Olney: Biggest weakness for every contender

Stephen Strasburg has made just 67 starts the past three seasons. Tony Quinn/Icon Sportswire

The greatest team of the past half-century was nearly taken down in the 1998 playoffs because of a late-season problem. The New York Yankees won 114 games in the regular season, dominated Texas in the division series and rolled into the American League Championship Series as heavy favorites. They had a deep and talented team.

But 20-game winner David Cone, an anchor all summer, was exhausted by season's end, even after he skipped bullpen sessions in the second half. When Andy Pettitte lost Game 2 to the Indians and Cleveland blasted Cone in Game 3, a team that had played near-perfect baseball for most of six months was in big trouble. Orlando Hernandez started Game 4, and with the use of a changeup -- a pitch he had refined just a few weeks before -- he struck out Jim Thome in a big spot. From there, the Yankees remained on course, winning out the rest of the postseason and closing the year with 125 wins.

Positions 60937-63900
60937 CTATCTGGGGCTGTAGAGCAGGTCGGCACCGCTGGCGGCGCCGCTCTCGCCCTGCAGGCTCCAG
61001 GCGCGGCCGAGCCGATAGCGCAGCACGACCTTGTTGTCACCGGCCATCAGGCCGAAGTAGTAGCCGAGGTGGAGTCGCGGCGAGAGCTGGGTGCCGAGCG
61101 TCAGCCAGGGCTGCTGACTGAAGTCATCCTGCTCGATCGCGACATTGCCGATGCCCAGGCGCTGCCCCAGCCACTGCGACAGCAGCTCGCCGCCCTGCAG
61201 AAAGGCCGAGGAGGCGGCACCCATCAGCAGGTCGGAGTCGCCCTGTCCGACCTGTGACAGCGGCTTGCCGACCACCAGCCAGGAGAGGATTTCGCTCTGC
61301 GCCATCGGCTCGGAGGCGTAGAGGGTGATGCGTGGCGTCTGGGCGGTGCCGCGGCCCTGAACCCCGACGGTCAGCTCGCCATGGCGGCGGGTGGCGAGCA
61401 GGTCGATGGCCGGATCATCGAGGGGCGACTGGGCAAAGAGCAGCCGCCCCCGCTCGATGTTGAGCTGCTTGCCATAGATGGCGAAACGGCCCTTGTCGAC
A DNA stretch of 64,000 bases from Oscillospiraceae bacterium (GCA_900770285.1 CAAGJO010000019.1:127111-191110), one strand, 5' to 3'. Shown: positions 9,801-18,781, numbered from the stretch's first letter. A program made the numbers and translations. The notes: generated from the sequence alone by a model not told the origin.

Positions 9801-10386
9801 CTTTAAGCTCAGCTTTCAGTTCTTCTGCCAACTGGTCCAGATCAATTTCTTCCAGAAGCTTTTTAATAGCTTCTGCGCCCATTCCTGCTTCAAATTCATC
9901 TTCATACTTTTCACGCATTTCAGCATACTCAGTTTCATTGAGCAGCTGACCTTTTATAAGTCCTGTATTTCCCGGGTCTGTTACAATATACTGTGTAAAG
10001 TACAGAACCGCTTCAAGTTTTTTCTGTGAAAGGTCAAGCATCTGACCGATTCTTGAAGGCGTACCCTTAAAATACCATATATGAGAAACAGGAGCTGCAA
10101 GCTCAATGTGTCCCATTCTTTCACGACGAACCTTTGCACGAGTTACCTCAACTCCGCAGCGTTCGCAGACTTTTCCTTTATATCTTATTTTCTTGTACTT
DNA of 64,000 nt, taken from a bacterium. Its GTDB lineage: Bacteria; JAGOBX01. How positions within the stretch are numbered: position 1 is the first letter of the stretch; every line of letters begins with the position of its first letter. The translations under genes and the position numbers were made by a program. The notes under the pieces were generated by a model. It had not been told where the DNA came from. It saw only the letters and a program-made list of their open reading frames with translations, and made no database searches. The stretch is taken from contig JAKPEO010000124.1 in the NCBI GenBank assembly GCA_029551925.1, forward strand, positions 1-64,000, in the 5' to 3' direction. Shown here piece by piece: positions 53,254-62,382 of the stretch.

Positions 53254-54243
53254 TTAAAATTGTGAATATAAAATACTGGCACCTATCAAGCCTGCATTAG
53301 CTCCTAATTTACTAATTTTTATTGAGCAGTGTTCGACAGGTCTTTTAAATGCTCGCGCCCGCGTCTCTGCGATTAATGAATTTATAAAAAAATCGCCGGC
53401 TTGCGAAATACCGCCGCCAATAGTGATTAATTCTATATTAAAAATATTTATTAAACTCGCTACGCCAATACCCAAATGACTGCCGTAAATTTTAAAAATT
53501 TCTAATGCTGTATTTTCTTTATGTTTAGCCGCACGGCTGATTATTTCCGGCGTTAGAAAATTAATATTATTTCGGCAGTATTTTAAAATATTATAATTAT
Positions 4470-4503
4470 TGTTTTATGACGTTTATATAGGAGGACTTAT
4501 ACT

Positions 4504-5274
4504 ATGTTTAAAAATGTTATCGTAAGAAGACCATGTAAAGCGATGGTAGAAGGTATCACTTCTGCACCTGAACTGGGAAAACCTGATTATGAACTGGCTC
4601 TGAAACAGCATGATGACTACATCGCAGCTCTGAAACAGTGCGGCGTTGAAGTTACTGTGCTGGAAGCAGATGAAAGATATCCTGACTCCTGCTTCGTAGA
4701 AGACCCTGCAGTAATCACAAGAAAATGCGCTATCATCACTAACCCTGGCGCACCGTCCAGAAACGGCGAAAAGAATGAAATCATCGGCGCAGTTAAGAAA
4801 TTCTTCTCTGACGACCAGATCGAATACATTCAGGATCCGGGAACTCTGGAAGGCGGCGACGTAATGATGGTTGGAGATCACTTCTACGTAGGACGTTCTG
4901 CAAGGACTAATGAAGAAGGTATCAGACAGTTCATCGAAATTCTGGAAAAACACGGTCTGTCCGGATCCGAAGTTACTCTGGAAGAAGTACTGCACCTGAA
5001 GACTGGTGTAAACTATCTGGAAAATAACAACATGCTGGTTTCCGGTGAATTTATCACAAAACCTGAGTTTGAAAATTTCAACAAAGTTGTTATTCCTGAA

Every team has to work around gaps with ever-evolving performers. Here are the potential pitfalls for the current cast of contenders.